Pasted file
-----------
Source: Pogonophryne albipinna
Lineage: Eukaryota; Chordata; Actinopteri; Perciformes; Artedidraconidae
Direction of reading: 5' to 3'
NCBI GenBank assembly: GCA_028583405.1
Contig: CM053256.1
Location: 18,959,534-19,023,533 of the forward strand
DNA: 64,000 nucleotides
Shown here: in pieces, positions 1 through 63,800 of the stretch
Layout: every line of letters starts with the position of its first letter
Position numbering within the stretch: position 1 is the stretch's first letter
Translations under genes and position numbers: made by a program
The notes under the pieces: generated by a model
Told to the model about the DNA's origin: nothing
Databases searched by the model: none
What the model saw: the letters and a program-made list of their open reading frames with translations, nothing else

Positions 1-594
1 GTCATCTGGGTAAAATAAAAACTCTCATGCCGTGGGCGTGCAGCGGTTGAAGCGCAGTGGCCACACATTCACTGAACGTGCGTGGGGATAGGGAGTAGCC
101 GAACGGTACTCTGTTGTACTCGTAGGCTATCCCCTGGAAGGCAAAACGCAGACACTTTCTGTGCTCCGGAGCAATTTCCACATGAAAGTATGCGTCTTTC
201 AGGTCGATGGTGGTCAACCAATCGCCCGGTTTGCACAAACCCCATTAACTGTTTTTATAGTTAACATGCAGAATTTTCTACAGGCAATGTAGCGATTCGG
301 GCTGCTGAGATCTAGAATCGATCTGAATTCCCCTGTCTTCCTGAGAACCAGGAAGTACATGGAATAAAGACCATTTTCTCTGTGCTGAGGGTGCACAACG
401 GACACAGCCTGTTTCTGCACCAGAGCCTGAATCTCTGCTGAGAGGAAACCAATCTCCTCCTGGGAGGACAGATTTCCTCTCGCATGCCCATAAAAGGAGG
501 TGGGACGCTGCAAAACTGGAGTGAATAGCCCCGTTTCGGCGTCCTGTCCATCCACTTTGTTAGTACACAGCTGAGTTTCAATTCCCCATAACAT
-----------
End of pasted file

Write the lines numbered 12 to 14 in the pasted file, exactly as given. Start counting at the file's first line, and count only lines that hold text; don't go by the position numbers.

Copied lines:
The notes under the pieces: generated by a model
Told to the model about the DNA's origin: nothing
Databases searched by the model: none